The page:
I buy almost all of my clothes online. Maybe you do too, especially if you’re a mom. It’s usually easier than real-life, brick-and-mortar shopping.
Every once in a while, though, I find myself in a women’s clothing store. Just like how every once in a while, I find myself in a gym. In the beginning, I’m laughably optimistic that things will go well. 😉
A few days ago, Anna and I were out and about. We were near a LOFT, so I decided we’d stop in. I needed a new dress for an upcoming event; maybe I could find one, quickly.
“What can I get, Mom?” Anna asked, as we walked into the store.
This is one of the (many) reasons I prefer online shopping. Nobody asks me, every other minute, what they’re getting too.
“If you behave,” I told Anna, “I’ll get you a treat at the store next door. A cookie, or a bagel.”
“I want some butter,” Anna decided.
“We’ll figure it out,” I promised.
“Whatever, honey.” I began thumbing through a rack of dresses. Here was an option. This one was a possibility too…
Anna collapsed onto the floor. “I’m bored, Mom. And I want my butter,” she added.
We were less than five minutes into our shopping excursion. “OK, I’ll try these things on,” I said. As Anna and I made our way to the dressing rooms, I grabbed some tops from the clearance section too.
Anna sighed. “You have so much stuff,” she grumbled. “Why don’t I get nothing?”
My turn to sigh. “That is such a lie, honey.” In our family of four, the girls are, by far, the best dressed, thanks to their generous grandmothers.
I shut our dressing room door. Anna loved the big mirror inside. She began smiling at her reflection.
Perfect. I set the pile of clothes down. Then I slipped out of my sweatshirt and leggings.
Anna chose that moment to throw open the dressing room door.
“Anna!” I lunged for the door and slammed it shut.
Anna was laughing. “Mom! Those ladies out there saw your underwear!”
I heard “those ladies out there” chuckle.
“Anna.” I sighed. “Don’t do that again. Please. Just…hang out.”
Anna touched my arm. “No problem, Mom. I’ll hang out right here.” She flopped onto her belly and kept watch from under the dressing room door.
Whatever—as long as she didn’t open it again.
I tried on the dress I liked best. Huh…a little snug. That was discouraging, but not entirely shocking. Maybe I could find the next size back outside. The other dress didn’t work…
“Mom…you’re…taking…forever.” Anna was tapping her hands against the floor.
“I’m almost done, just one more minute…” I reached for a top and pulled it on.
Anna craned her neck over at me and smiled. “You look beautiful, Mom.”
I smiled back. “Thanks, honey.” At least the oversized tunic fit, right?
Anna and I left the dressing room, and I found the dress I liked, in the next size. Wonderful. Time to pay.
At the register, the lady behind the counter placed my clothes in a bag and then gave Anna her own little bag stuffed with tissue paper, stickers and an unloaded gift card. “Because you did a great job helping your mommy,” she said.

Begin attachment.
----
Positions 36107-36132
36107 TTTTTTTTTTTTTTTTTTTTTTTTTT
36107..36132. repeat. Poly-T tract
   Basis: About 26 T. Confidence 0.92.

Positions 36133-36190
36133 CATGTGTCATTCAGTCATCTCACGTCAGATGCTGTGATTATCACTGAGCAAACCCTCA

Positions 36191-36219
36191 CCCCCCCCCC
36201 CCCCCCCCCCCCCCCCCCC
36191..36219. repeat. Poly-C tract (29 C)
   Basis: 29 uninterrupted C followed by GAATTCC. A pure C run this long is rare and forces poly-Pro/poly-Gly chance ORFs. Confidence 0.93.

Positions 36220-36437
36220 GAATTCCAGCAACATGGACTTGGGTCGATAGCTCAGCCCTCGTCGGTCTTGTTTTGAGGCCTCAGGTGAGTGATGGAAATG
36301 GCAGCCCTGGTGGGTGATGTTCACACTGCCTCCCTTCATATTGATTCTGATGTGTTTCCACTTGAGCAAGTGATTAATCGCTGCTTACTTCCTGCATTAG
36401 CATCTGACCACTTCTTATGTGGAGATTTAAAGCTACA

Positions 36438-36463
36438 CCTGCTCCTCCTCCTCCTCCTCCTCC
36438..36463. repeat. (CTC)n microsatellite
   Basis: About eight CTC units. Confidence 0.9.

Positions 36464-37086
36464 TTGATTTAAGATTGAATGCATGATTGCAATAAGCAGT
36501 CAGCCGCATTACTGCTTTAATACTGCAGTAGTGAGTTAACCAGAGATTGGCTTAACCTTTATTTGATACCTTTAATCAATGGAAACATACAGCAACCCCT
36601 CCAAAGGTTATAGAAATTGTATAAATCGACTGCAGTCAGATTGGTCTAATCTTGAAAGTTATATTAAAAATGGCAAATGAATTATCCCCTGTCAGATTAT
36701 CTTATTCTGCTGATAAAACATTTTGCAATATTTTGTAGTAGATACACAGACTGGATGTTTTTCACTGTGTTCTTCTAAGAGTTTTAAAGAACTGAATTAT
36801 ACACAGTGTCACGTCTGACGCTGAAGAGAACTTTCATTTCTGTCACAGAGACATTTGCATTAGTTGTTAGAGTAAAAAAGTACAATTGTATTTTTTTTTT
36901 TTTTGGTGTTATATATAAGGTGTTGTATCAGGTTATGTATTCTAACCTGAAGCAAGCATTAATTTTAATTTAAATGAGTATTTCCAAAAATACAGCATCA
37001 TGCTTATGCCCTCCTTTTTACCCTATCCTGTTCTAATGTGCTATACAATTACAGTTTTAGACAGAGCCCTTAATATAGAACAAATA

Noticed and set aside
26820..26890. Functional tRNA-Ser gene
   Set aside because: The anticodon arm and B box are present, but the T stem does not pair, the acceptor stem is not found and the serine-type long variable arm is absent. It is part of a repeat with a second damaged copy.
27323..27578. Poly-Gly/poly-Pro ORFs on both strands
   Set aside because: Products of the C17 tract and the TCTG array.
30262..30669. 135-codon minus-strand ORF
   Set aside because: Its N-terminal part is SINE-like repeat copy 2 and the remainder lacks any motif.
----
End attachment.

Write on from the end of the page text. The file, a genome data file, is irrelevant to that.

Anna beamed. She showed me the gift card. “I got my own money, Mom,” she said.
I thanked the lady, and Anna and I walked over to the bagel shop next door. At the register there, Anna attempted to pay for her bagel (with butter on the side) and my coffee with her unloaded LOFT gift card. “You are so cute,” the young woman there told my 3-year-old.
Anna smiled. (For better or worse, this wasn’t the first time she’s heard this.) I handed over my actual credit card.
The two of us sat in a booth. Like many moms, I have a random assortment of necessities (wallet, lip balm) and oddities (the kids’ art projects, Dora the Explorer UNO cards) in my bag. I pulled out the UNO cards so that Anna and I could play a game while we waited.
After several games of UNO, Anna wondered, “Where’s my butter?”
It did seem as though the bagel shop was taking a while with our simple order. I asked someone if it might be ready soon. Whoops, they had misplaced the order, they said. A bagel with butter on the side? And a coffee?
I nodded patiently. Yes, that was all we needed.
“This is taking forever,” Anna noted.
At last, we had our order. I sipped some coffee. Anna leaned across the table. “Mom. I have to go to the potty.”
I looked at her. “Really?”
Anna nodded. “Really, Mom.”
“Can you wait a few minutes?”
“I need to tinkle right now, Mom!”
I set my coffee down and grabbed Anna’s hand. There was a couple nearby. “Excuse me,” I said, gesturing to our booth full of bags, jackets and UNO cards. “Could you keep an eye on our things while we…”
“Mom, I need to tinkle!”
The couple smiled in understanding. “No problem.”
Great. Anna and I hurried to the restroom.
I helped Anna, and then told her I needed to use the restroom too. “Don’t touch the door,” I said.
“Because you don’t want people to see your underwear?”
Anna smiled. “Don’t worry, Mom. I won’t.”
I hoped I could trust her.
Everything takes longer than usual with kids in tow. Eventually, we returned to our booth. Anna ate most of her bagel. I finished all my coffee. We drove home.
All in all, a mostly successful clothes shopping adventure with my daughter.
When my older daughter, however, found out that her little sister now had her own “credit card,” she wondered why I hadn’t thought to get her something too. “Geez, Mom,” Grace grumbled.
“I’m sure Anna will share with you,” I said.
Anna shook her head. “No, I won’t.”
I frowned at Anna. Grace frowned at me.
Anna smiled at both of us.
You can’t win them all, friends.
Photo credit: Pixabay
Like what you just read? Then check out Melissa Leddy’s newest short fiction e-book, “What Happens Next.” A story that’s heartfelt, relevant and can’t-put-it-down good.